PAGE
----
LGBT people in Ecuador are being raped and beaten in clinics that practice so-called conversion therapy, abuse that has been going on for years, according to a new report by the Thomson Reuters Foundation.
The brutality particularly targets lesbians, who are subjected to “corrective rape” in the clinics, in addition to being beaten, chained to beds, force-fed medicine, and kept in solitary confinement, reports the foundation, which is the charitable arm of the Thomson Reuters news service and focuses on human rights issues.
Reports of torture in “ex-gay” clinics surfaced several years ago, and since 2012 the government has investigated six allegations of abuse at the facilities, but “no one has been found guilty or punished,” Cayetana Salao of LGBT rights group Taller de Comunicacion Mujer told the foundation. Much of the anti-LGBT persecution happens in “private and clandestine alcohol and drug addiction clinics,” Salao said.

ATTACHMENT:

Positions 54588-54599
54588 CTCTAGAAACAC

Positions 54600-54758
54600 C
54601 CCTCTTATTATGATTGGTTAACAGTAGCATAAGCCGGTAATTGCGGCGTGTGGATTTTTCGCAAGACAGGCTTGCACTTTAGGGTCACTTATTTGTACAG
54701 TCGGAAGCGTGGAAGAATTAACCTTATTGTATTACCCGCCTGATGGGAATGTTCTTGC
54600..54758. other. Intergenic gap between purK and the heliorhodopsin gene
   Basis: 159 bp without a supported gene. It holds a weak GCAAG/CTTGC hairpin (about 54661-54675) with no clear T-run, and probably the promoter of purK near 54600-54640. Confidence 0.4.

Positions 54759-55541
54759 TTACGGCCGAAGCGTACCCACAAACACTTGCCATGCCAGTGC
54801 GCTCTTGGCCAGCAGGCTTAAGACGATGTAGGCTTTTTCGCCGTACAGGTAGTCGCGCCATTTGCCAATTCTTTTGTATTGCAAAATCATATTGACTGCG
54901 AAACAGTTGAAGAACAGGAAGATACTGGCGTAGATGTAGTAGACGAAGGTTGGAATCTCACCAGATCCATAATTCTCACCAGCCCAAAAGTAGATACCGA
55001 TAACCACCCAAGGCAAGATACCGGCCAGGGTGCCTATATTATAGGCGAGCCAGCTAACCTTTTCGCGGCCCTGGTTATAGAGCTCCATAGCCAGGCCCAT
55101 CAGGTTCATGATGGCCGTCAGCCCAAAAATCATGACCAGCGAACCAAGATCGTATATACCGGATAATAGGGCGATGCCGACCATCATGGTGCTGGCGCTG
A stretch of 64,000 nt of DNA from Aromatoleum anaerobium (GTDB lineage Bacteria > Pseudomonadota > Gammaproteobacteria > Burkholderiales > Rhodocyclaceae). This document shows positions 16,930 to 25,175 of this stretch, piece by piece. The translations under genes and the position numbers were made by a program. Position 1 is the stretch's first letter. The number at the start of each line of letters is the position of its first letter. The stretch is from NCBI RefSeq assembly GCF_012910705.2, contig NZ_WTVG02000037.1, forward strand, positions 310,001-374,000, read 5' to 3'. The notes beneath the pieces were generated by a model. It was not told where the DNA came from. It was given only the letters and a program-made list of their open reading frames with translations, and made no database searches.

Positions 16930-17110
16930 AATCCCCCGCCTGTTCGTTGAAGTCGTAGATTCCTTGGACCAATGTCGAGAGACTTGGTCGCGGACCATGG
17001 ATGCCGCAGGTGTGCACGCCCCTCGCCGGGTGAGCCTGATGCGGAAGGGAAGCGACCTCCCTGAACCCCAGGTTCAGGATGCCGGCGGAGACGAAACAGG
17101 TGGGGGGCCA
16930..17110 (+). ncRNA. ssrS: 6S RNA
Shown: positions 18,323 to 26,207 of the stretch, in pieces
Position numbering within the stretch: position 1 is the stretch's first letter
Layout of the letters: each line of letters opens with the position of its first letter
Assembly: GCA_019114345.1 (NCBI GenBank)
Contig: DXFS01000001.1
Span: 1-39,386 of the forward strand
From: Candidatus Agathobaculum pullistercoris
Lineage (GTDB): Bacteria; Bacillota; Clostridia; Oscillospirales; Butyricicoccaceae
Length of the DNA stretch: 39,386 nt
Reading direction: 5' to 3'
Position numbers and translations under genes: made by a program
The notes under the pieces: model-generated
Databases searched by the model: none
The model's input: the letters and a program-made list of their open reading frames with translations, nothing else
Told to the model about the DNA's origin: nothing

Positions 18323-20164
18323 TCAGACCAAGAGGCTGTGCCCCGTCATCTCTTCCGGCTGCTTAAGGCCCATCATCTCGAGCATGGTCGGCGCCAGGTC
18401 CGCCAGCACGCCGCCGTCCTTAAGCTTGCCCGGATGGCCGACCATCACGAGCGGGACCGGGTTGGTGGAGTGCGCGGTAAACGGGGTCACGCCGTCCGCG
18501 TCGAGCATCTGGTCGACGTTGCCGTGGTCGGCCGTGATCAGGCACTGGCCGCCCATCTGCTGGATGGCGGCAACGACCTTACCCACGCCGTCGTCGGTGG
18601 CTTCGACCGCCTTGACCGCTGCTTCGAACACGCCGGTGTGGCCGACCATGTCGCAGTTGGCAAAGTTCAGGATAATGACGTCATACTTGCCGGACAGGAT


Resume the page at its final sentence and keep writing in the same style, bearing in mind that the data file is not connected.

Government officials contended that there are no “ex-gay” clinics in Ecuador, where such “therapy” is against the law. But activists said it takes place anyway, in a nation that is deeply sexist and homophobic, and where the population is predominantly Catholic or evangelical Protestant. Salao's group has taken testimony from several survivors of the abuse.
Carina Vance, a lesbian who was Ecuador’s health minister from 2012 to 2015, said her ministry raided and closed more than 100 clinics during her tenure, but she believes many received advance notice of raids and reopened under other names.
“This business is very lucrative,” Vance, now head of the South American Institute of Government in Health, a think tank, told the foundation. “These clinics have a lot of power; there are a lot of economic interests behind this.”
“There are families using these so-called services and this has to do with a prevalent, a very homophobic ... a sexist society,” she added. “Cultural change is very difficult to produce.”